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PhiNotPi's avatar

Is this sentence grammatically correct, and what should I do to fix it?

Asked by PhiNotPi (12148 points ) January 29th, 2012

This is probably a really simple question that I probably used to know the answer to, but I do not know anymore.

I have the following, rather long sentence: “Places with undifferentiated highlands always have a high physiological density, while places with humid low-latitude climate almost always have at least a medium density.”

In my opinion, that sentence sounds weird and incorrect, but I am not sure how to fix it. What is wrong with it and what do I do to fix it?

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15 Answers

SpatzieLover's avatar

Places with undifferentiated highlands always have a high physiological density. Places with humid low-latitude climate almost always have at least a medium density

I’d make it two seperate sentences.

PhiNotPi's avatar

@SpatzieLover That does help with the wordiness, but I will probably end up throwing in a phrase that helps to make the two sentences flow better.

Also, is there anything wrong with the wording of the second sentence? I think it sounds weird with the singularity of “climate” compared to the plurality of “places” and “always have”. Maybe my perception of the error has to do with the first sentence, which has a very similar structure, but does not have this conflict.

zenvelo's avatar

Your sentence is contrasting the attributes of two things that are not necessarily parallel constructions. The first part is a physical description, the second describes the climate of another physical description. What is the climate of an undifferentiated highland?

PhiNotPi's avatar

@zenvelo The thing that I am looking at (a map of different climate zones) describes undifferentiated highlands as “cold due to elevation, and mountainous regions of variable climate.” Should I word the sentences differently to indicate that they are in fact supposed to be parallel constructions?

ETpro's avatar

It sounds as if the wording of your source material needs some work. It describes undifferentiated highlands as cold (a relatively constant climate condition) due to elevation then in the same breath says they are mountainous and have variable climates. Mountainous is not undifferentiated. Climates in mountainous zones differ substantially based on elevation. Little wonder you are confused.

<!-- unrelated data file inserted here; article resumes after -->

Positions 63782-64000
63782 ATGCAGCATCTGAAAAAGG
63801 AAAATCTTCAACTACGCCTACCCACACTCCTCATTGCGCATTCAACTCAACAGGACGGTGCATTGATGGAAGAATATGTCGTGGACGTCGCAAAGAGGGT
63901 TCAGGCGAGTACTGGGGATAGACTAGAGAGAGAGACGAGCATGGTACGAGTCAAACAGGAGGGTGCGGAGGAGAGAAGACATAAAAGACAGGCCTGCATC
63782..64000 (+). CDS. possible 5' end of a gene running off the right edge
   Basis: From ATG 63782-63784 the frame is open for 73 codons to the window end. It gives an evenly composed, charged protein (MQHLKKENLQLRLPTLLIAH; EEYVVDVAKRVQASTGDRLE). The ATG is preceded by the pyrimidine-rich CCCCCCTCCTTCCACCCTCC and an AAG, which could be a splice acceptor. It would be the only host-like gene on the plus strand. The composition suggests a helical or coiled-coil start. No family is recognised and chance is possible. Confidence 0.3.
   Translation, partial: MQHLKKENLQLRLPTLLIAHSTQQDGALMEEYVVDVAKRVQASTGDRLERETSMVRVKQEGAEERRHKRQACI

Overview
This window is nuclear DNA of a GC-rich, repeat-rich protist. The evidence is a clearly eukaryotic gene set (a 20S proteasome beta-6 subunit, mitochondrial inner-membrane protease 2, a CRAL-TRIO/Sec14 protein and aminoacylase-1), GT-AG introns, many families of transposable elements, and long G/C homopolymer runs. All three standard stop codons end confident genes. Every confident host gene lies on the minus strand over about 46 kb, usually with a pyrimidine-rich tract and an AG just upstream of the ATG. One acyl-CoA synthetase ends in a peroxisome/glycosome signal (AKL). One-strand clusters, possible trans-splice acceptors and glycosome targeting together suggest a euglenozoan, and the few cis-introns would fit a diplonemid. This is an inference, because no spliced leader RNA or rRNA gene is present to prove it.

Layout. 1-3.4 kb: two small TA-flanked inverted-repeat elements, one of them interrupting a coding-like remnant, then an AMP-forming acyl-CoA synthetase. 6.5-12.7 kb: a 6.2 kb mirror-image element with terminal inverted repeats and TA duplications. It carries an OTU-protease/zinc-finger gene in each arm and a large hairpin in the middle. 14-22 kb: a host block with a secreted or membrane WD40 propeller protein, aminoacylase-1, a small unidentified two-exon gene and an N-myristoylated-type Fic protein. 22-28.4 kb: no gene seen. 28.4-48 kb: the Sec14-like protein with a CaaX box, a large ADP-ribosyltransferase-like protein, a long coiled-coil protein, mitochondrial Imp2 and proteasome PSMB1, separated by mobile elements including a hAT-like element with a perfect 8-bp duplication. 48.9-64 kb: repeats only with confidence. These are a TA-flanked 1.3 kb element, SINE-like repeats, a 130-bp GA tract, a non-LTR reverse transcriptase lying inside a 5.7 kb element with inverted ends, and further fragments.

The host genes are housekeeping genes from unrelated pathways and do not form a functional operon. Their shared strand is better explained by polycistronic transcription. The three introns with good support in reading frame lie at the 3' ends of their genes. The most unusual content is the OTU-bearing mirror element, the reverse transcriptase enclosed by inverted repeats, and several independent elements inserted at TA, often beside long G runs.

CWOTUS's avatar

In the first place, I think you’re talking about “altitude”, and not latitude. Aside from that, I think some explanation is called for in terms. What, exactly, is an “undifferentiated highland”? What is “physiological density”?

zenvelo's avatar

@PhiNotPi Consider using the climate differences to result in different densities. Then clarify that certain highlands/altitudes are cool, other terrain is more humid.

Notice that everyone is okay with your grammar, we’re just have comments on clarifying what you are trying to convey.

PhiNotPi's avatar

@CWOTUS Actually, I am talking about low latitude, as in places close to the equator. This really isn’t meant for a general audience; my audience will know what I am talking about. I guess my sentence really doesn’t make too much sense if you don’t have a clue what I am talking about.

CWOTUS's avatar

In that case the sentence is grammatically correct, just awkward and indefinite. “Low latitude” meaning how close to the Equator? There’s no universally accepted agreement among geographers about how low is low, is there? Likewise “high” and “medium” density.

PhiNotPi's avatar

@CWOTUS I know that what I am talking about is indefinite, but in this case I really don’t have a choice.

linguaphile's avatar

Due to their geographical predispositions, the areas with undifferentiated highlands will always include high physiological densities such as coldness due to elevation and mountainous regions of variable climate. On the contrary, geographical areas with humid low-latitude climates always include at least a medium physiological density.

PhiNotPi's avatar

@linguaphile That doesn’t really make sense if you know what physiological density is. It is, guess what, actually the number of people per unit of arable farmland. I can’t really blame you for not knowing.

janbb's avatar

It doesn’t seem like much of a contrast if one has a high density while one has “at least a medium” density. Why are you using the word “while” which kind of implies a contrast.

linguaphile's avatar

@PhiNotPi Aha… yep, I didn’t know—I was going by what I read in the Q and answers. Okay… let me try again…

Due to their geographical predispositions, the areas with undifferentiated highlands will always include high physiological densities as a result of the impact from variable climates. On the contrary, geographical areas with humid, low-latitude climates always include at least a medium physiological density.

Better?

Keep_on_running's avatar

I would do what @SpatzieLover said.

The first part of the sentence sounds fine. The second part though; ”...almost always…” and ”...at least…” sound a bit weird together, I think a single word for one or both of these would make your sentence sound more assured and definite, if that makes sense.

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